Every year, almost 14 million metric tons of new plastic waste end up in the oceans, and 46% of this waste is comprised of commonly used items such as shrink wrap, kitchen cling film, sandwich bags, candy wrappers, resealable storage bags, and bubble wrap. Plastic wrap is not biodegradable, meaning it can persist in the environment for hundreds of years. As it breaks down into smaller and smaller pieces, it can be ingested by wildlife, leading to injury or death.
Do you want to do your part to reduce waste and promote sustainability, but don't know where to start? Look no further! Beeswax wraps are an excellent eco-friendly option to storing food. Making your own beeswax wraps is a fun and easy DIY project that can help you reduce your carbon footprint and even save money in the long run.
Beeswax wraps are a natural and eco-friendly alternative to plastic wrap for storing food. They can be used to wrap fruits, vegetables, cheese, bread, and many other food items. This guide will show you step-by-step how to make your own natural and eco-friendly food wraps that are perfect for storing your favorite foods.
The issue with plastic wraps and why beeswax wraps are better
Using beeswax wraps instead of plastic wraps is a more sustainable option for the environment in several ways.
Firstly, beeswax wraps are reusable and can last up to a year with proper care, whereas plastic wrap is typically used once and then thrown away. By using beeswax wraps, we are reducing the amount of single-use plastic that ends up in landfills and the environment, where it can take hundreds of years to decompose.
Secondly, beeswax wraps are made from natural materials such as cotton and beeswax, which are biodegradable and compostable. In contrast, plastic wrap is made from non-renewable petroleum-based materials that do not break down easily, leading to long-term environmental pollution.
Thirdly, the production of beeswax wraps has a lower carbon footprint than the production of plastic wrap. The manufacturing process for plastic wrap involves the extraction and processing of petroleum, which requires a significant amount of energy and releases greenhouse gas emissions. In contrast, beeswax is a natural and renewable resource that requires less energy and resources to produce. Most households already have fabric needed for the wrap anyways!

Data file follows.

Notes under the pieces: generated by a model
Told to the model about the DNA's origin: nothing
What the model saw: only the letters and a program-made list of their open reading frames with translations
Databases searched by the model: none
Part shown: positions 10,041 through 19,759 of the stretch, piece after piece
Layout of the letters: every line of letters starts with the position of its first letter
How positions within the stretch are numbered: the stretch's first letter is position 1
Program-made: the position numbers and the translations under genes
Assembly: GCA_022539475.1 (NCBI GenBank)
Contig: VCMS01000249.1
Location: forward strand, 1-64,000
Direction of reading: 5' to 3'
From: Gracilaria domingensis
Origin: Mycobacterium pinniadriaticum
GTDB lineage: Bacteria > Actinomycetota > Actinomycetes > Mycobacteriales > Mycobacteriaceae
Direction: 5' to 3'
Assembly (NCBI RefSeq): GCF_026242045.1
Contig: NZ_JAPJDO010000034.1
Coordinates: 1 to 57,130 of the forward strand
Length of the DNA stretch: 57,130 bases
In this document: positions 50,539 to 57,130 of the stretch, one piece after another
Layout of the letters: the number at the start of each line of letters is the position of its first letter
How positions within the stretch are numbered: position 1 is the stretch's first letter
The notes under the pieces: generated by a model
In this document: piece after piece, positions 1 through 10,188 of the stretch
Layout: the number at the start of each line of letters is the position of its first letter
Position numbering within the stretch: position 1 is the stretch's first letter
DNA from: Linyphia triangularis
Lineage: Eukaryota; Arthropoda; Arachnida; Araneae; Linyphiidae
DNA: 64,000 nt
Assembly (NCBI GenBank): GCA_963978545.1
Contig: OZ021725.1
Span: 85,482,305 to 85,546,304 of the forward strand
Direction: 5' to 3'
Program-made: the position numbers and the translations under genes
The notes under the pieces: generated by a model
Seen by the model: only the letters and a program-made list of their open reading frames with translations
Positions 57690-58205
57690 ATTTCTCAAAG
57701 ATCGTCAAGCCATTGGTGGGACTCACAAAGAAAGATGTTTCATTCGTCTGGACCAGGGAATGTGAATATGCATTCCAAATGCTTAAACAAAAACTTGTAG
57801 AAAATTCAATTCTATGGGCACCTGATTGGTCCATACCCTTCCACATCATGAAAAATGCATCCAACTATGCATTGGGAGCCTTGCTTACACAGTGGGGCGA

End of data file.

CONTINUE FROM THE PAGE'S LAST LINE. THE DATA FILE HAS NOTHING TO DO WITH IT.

Finally, using beeswax wraps encourages sustainable habits by promoting a zero-waste lifestyle. By using natural and reusable materials to store food, we are reducing our reliance on single-use plastic and promoting a more sustainable and mindful approach to consumption.
Here is a step-by-step guide on how to make your own beeswax wraps.
Materials you will need:
- Grated beeswax (be sure to get a food-grade option)
- 100% cotton fabric (organic is preferable)
- Pinking shears or fabric scissors
- Parchment paper
- Baking sheet
- Paintbrush or sponge brush
- Clothesline or drying rack
- Cut the fabric to the desired size using pinking shears or fabric scissors. A good starting point is 8x8 inches for small items and 12x12 inches for larger items.
- Preheat the oven to 185°F (85°C).
- Line a baking sheet with parchment paper and place the fabric on top.
- Sprinkle the grated beeswax evenly over the fabric. Use enough to cover the entire surface of the fabric, but not so much that it drips off the edges.
- Place the baking sheet in the preheated oven for 5-7 minutes or until the beeswax has melted and spread evenly over the fabric. Keep an eye on the wrap to make sure the wax doesn't start to smoke.
- Once the beeswax has melted, use a paint brush or sponge brush to spread the wax evenly over the fabric. Make sure to cover the edges and corners of the fabric.
- Carefully remove the baking sheet from the oven and lift the fabric off the parchment paper.
- Hold the wrap up and wave it in the air for a few seconds to help cool and set the wax.
- Hang the wrap on a clothesline or drying rack to dry and cool completely. This should only take a few minutes.
- Once the wrap is cool and dry, it is ready to use. To wrap food, simply use the warmth of your hands to mold the wrap around the item.
- Use 100% cotton fabric to ensure the wrap is breathable and food-safe.
- Organic cotton is preferable to avoid any potential pesticide residue.
- Pinking shears help prevent the fabric from fraying, but fabric scissors will also work.
- Be careful not to overheat the beeswax as it can start to smoke and become a fire hazard.
- Avoid using hot water to clean the wrap as it will melt the wax. Instead, use cold water and a mild soap if necessary.
- Beeswax wraps can be reused multiple times and can last up to a year with proper care.
Making your own beeswax wraps is a simple and eco-friendly DIY project that can help reduce waste and save money. With a few basic materials and these step-by-step instructions, you can easily make your own natural and reusable food wrap that is perfect for storing your favorite foods. A fruitful activity for yourself, kids or friends. Have fun!
Get your food-grade beeswax here.